So a "virtuous cycle driving rates down" -- low rates leading to increased mortgage prepayments, spurring more buying of Treasuries by MBS investors, spurring still lower rates and yet more refinancing activity, etc. -- "became more of a vicious cycle and there was an unwinding of that" mortgage-convexity trade, he said.
The yield of the 10-year note rocketed to as high as 4.60% intraday on Aug. 1, and closed as high as 4.45% on Aug. 5. (On Friday, the benchmark 10-year note was yielding 4.28%.)
The ferocity of the move generated speculation that somebody had to be caught leaning the wrong way.
"I'm sure there's somebody hurting," said Jeff Matthews, president of Ram Partners, a Greenwich, Conn.-based hedge fund, and a contributor to
. "The backup was too fast and too many guys were playing rates going down forever." (As with many others, Matthews couldn't, or wouldn't, name names.)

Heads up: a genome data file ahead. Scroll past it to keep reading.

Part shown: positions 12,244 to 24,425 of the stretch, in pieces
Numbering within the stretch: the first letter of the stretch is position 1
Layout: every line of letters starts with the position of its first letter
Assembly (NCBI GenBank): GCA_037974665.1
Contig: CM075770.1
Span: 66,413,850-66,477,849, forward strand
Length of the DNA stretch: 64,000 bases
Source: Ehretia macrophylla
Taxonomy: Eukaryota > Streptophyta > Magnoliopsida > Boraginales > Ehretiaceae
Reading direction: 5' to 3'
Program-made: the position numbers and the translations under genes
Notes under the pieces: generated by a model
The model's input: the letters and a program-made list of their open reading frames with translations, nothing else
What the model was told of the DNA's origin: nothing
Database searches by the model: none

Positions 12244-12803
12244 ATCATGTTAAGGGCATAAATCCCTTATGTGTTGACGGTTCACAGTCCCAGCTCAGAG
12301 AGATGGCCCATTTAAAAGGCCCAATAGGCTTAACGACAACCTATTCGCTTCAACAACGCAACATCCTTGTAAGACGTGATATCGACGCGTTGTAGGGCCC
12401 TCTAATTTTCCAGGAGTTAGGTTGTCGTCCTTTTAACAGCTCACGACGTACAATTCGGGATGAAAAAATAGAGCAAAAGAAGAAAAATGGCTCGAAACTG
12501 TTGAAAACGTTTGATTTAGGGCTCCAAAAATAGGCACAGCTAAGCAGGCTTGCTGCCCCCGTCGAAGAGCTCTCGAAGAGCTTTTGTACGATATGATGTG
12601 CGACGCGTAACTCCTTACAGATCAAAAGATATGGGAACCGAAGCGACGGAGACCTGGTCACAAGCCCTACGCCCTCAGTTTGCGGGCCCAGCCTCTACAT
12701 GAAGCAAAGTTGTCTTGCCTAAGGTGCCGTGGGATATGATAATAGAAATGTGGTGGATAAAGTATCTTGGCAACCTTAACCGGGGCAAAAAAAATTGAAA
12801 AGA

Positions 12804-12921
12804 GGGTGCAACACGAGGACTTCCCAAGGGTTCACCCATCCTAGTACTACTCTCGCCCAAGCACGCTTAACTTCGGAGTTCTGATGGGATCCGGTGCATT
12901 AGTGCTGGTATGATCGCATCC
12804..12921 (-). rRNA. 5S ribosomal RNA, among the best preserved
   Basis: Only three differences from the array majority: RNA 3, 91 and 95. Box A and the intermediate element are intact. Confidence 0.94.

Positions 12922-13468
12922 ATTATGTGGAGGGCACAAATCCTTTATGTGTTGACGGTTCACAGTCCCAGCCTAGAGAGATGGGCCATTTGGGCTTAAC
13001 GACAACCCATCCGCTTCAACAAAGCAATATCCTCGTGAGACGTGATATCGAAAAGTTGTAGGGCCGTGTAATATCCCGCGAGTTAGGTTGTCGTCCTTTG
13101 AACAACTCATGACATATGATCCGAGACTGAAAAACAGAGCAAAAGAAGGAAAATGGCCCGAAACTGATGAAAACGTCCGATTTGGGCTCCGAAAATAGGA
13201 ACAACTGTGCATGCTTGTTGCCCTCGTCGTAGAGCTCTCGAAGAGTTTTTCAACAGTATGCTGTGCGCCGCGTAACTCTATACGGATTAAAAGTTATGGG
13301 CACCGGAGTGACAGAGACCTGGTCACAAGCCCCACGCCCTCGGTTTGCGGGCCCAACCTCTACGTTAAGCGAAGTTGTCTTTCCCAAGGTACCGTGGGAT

Sharply rising yields in 1994 contributed to steep losses by hedge funds such as Askin Capital, as well as
decision to sell its Kidder Peabody unit. Orange County, Calif.'s derivatives-related disaster unfolded later that year, with the fallout hitting
Procter & Gamble
, among others.
"The 1994 precedent is not at all encouraging,"
contributor Howard Simons recently opined. "Given the more fragile state of the economy at this point and the more stretched state of the fixed-income markets, it's not unreasonable to expect a few bodies carried out on stretchers in 2003."
Myriad observers have speculated the profitability of big financial institutions such as
will be hampered by recent declines in Treasury prices. Meanwhile, concerns about the accounting, leverage and MBS exposure of